Salvation by Mick’s Jaguar

Release date: December 2, 2022
Label: Tee Pee Records / Totem Cat Records

The cheekily titled Mick’s Jaguar makes more sense knowing the band were originally formed as a one-off Rolling Stones cover band, but as John Martin described in an Echoes and Dust interview “in a Pussy Galore sort of fashion”. While there are traces of the Stones in their debut album Fame and Fortune and in the follow up Salvation, it is with fellow 1970’s rebellious punk rockers the New York Dolls, The Dictators, and especially AC/DC which are heard more prominently. Or, to put it another way, the band reimagine the Bon Scott era rockers out on a Saturday night binge in a New York bar being served by Johnny Thunders. If this sounds like your kinda night out, then Mick’s Jaguar are a band for you.

With Salvation, the band maintain the familiar sounding catchy puck charged, rock ‘n’ roll tunage, full of refreshing vigour, and as clear as daylight sense that the band love what they are creating and playing. From the off, chunky riffage and earworm soloing form ‘Skin Contact’ and its “more more more, please please please” brings a smile. While Chuck Berry, AC/DC, and Johnny Thunders blend to pleasing effect in ‘Handshake Deals’.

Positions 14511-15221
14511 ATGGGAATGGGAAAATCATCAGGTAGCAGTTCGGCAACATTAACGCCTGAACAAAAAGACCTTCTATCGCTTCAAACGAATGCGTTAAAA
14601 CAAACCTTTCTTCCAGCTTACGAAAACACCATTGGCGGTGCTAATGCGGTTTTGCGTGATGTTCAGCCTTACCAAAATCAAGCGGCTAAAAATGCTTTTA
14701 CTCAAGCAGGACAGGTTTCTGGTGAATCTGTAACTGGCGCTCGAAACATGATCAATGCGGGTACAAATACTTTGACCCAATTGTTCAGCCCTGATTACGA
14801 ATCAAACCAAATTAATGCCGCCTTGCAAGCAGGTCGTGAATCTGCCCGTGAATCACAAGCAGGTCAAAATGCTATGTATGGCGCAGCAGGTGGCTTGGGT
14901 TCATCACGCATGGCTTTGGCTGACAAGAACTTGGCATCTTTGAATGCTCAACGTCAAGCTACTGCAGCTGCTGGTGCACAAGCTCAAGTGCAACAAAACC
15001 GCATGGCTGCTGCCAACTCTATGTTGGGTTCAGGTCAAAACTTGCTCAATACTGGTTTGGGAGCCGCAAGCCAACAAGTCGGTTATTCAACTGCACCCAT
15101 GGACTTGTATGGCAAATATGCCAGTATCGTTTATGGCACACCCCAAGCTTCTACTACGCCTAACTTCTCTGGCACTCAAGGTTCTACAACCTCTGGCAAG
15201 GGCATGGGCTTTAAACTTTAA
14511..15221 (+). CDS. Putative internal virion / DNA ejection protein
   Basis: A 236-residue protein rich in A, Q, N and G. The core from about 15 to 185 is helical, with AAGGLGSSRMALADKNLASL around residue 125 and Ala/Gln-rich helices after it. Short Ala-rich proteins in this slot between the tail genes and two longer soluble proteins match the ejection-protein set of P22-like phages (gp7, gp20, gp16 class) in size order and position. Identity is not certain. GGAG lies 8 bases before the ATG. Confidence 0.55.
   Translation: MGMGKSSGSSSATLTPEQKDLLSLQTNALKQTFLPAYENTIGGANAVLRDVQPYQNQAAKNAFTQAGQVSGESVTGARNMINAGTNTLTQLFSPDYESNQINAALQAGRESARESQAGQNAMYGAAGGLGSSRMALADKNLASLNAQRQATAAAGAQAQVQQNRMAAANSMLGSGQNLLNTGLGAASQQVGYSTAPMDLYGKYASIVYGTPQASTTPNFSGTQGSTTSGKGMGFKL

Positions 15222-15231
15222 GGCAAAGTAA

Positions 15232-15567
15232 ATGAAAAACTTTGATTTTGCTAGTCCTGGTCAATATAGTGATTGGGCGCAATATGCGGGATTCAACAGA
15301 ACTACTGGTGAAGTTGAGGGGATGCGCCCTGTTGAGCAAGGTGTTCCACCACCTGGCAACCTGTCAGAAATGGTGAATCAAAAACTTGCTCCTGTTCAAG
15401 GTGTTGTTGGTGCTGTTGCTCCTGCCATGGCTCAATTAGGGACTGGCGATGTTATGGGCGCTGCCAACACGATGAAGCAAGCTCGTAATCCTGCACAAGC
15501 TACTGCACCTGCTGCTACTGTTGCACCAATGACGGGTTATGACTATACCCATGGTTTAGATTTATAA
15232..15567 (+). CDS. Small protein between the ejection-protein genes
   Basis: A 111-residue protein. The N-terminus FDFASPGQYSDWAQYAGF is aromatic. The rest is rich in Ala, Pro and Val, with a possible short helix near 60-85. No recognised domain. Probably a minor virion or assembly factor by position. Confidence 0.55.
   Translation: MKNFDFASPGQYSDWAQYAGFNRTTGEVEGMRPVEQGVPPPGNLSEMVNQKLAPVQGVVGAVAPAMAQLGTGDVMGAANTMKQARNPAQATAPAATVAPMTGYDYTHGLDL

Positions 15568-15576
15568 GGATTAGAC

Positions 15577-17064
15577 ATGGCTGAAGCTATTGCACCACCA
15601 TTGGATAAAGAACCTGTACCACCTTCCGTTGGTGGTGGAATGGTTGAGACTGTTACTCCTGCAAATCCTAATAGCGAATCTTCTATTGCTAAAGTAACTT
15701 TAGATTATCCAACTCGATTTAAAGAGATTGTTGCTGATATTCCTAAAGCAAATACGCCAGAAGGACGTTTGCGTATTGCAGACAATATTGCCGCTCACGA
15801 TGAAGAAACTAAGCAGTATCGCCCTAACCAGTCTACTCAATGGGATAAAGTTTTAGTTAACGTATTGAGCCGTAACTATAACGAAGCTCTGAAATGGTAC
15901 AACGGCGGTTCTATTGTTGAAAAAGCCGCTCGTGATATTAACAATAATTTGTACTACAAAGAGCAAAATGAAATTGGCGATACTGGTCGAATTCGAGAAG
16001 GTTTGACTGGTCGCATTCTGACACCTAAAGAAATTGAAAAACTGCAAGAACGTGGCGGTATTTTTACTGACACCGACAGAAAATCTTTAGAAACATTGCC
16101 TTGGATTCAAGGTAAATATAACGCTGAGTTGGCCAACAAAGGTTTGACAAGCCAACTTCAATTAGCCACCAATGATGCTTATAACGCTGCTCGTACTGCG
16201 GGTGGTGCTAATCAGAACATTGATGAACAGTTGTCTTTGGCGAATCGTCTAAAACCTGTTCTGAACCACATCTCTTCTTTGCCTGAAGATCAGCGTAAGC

The band are obviously formed by influences of decades’ past, but are no copyists, and they sound like they are having too much fun to care about fitting in with the latest fad sounds. And when ‘Man Down’ throws the gauntlet down with a tinge of Metallica’s ‘Search and Destroy’ riff, the band open the possibilities of what Metallica could have sounded like in a pre-NWOBHM influenced age.


The bad boy boogieing continues apace with ‘Molotov Children’ and ‘Speed Dealer’. Though the album’s highlight is the closing ‘Georgian Pines’. Its slightly different take, and the twist in the tale is provided by Grace Hollaender’s softer layered vocals, while the band rage like the Drive By Truckers in a race to get to the bar.

The problem with making a storming debut, is the sophomore album will be compared to it. While Salvation has many highs, there are a couple of songs – ‘Nothing to Lose’ and ‘5am’ – that just fall short of its surrounding heights and so loses the consistent flow Fame and Fortune contained. It also took me a few listens to get used to John Martin’s extra gruff vocal delivery this time around.

However, despite those couple of misgivings, Mick’s Jaguar is still the sound of a band clearly enjoying keeping the rock ‘n’ roll flame alive. And, we need them! Salvation is a good rock album.

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